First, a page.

When one of the players was dissatisfied with the outcome and went to the Supreme Court--the final arbiter in election disputes--the Court declined to look into the evidence on purely technical grounds.

Remember that the Chief Justice had earlier said that

the Court would not--as a matter of principle--deny any Kenyan justice purely on technical grounds. When it came to arbitrating an election dispute, that principle conveniently flew out of the window! More devastating was that two critical aspects in the “election process” had been completely mishandled by the IEBC due to corruption (now manifest in the “Chicken Gate” scandal). These were the registration of voters (registration equipment were unevenly distributed across the nation, favouring certain areas and under-serving others) and the counting of votes.

I have a practical example in a polling station in the Rift Valley where 178 votes were registered and 134 votes were cast. When the votes were finally “counted” at Bomas of Kenya it turned out that 434 votes were cast. Of course when this was fed into the computer it automatically rejected it having “known” that in that particular station only 178 people were registered to vote!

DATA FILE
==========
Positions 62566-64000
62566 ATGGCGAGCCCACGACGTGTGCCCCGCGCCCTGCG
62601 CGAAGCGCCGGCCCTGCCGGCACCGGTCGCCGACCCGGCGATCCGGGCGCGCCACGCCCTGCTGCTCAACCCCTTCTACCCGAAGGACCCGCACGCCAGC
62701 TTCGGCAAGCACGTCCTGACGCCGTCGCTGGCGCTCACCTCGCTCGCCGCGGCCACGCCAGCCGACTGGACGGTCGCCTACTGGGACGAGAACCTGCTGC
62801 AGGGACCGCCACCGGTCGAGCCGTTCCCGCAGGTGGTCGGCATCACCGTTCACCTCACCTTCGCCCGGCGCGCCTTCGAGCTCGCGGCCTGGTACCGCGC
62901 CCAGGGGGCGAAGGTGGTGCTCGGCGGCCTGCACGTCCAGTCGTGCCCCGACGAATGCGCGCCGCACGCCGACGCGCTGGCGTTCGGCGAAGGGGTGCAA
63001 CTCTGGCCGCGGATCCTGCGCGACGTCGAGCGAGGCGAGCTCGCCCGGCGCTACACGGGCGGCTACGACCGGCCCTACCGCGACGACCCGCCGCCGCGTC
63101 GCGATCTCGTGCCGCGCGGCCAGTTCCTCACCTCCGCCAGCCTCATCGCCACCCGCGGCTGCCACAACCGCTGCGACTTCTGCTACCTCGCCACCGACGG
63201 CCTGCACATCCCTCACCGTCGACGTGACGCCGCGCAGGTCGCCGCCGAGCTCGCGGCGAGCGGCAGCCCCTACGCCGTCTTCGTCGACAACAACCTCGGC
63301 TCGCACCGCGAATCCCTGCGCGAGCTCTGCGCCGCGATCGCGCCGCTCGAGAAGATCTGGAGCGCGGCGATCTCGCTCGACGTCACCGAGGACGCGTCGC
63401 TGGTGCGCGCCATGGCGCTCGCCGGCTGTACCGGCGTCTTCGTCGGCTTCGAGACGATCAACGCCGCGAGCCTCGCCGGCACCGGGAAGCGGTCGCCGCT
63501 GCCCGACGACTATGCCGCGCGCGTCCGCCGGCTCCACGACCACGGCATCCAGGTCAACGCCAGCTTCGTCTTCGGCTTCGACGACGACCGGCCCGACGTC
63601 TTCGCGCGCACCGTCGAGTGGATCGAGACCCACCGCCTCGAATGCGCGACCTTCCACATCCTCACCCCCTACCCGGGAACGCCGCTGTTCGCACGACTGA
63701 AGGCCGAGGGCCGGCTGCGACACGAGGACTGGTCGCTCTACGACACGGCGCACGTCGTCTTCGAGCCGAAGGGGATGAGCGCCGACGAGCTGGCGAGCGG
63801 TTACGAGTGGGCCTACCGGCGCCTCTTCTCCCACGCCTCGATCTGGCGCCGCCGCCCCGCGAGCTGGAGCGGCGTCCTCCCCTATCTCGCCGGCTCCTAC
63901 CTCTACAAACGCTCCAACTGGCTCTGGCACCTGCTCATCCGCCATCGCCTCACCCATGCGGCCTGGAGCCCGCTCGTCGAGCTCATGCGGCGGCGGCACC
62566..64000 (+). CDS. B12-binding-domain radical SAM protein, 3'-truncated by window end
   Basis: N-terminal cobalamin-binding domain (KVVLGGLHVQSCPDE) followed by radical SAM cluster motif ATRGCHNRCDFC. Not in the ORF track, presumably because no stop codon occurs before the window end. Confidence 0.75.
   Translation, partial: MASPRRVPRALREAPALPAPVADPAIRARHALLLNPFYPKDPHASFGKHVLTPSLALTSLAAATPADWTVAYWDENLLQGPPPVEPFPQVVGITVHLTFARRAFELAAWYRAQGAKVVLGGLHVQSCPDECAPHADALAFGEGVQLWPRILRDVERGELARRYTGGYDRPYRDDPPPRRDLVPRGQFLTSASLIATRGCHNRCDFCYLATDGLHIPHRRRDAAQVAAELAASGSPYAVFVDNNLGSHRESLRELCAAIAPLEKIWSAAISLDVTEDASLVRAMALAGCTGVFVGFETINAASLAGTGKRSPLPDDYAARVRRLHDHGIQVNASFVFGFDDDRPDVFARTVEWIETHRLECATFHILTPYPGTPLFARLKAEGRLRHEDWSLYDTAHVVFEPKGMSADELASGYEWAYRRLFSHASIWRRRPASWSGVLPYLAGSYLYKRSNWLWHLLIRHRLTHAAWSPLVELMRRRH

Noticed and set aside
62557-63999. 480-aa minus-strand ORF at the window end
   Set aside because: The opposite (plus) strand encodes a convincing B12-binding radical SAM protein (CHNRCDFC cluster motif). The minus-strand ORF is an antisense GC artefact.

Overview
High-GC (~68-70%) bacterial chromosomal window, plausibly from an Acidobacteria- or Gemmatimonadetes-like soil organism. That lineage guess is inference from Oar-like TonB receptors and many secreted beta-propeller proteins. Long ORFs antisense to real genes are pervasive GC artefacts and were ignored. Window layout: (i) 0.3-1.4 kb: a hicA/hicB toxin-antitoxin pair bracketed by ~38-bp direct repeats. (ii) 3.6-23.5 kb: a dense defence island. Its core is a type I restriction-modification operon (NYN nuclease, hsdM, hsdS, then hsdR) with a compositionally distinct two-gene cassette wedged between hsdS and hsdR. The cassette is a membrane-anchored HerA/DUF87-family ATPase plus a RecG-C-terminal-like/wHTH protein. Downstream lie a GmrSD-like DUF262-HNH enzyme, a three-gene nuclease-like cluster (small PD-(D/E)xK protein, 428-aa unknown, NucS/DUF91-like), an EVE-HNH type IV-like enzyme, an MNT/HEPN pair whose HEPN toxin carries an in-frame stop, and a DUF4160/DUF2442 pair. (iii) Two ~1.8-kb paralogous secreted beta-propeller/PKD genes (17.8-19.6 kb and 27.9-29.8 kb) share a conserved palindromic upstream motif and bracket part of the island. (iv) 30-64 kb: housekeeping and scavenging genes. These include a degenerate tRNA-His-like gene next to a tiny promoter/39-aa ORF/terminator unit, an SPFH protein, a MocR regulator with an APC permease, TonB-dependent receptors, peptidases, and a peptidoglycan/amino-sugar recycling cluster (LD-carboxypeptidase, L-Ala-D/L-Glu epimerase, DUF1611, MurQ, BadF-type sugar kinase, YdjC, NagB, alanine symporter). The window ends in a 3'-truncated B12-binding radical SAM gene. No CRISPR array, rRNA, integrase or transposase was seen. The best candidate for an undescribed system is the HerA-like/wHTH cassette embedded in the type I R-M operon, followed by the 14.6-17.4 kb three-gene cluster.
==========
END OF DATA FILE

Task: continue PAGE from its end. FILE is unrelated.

Hence the screen at Bomas of Kenya was rejecting lots of results as “spoilt votes”. The Spoilt Votes was becoming a “winning Presidential Candidate” before the IEBC decided to crash the server and begin manual counting without involving agents of political parties. The whole vote counting became a sham and the results were based on the malicious figments of the corrupt imaginations of the IEBC!

Now the same IEBC is asking to damp the registration equipment they used, lose billions of shillings and start yet another process of procurement undertaken by the same people, at break neck speed and obviously intended to fail! How naughty!

That is what Kenyans would not like to happen in 2017, hence the need to get “the process and the system” correct before the event becomes a fiasco.

But there is a group of politicians who speak with their mouths open and their minds closed. They seem to insist that we should not be concerned about the system and process and just wait for the election day for “numbers to decide who wins and who loses.” I have always said that the essence of a democratic election is based on the fact that “while the victor celebrates the results, the loser must accept the outcome as legitimate.”

This can only happen if the system and process is democratic, and hence leads to an event that produces legitimate results. I doubt whether the IEBC as composed today will drive us in that direction.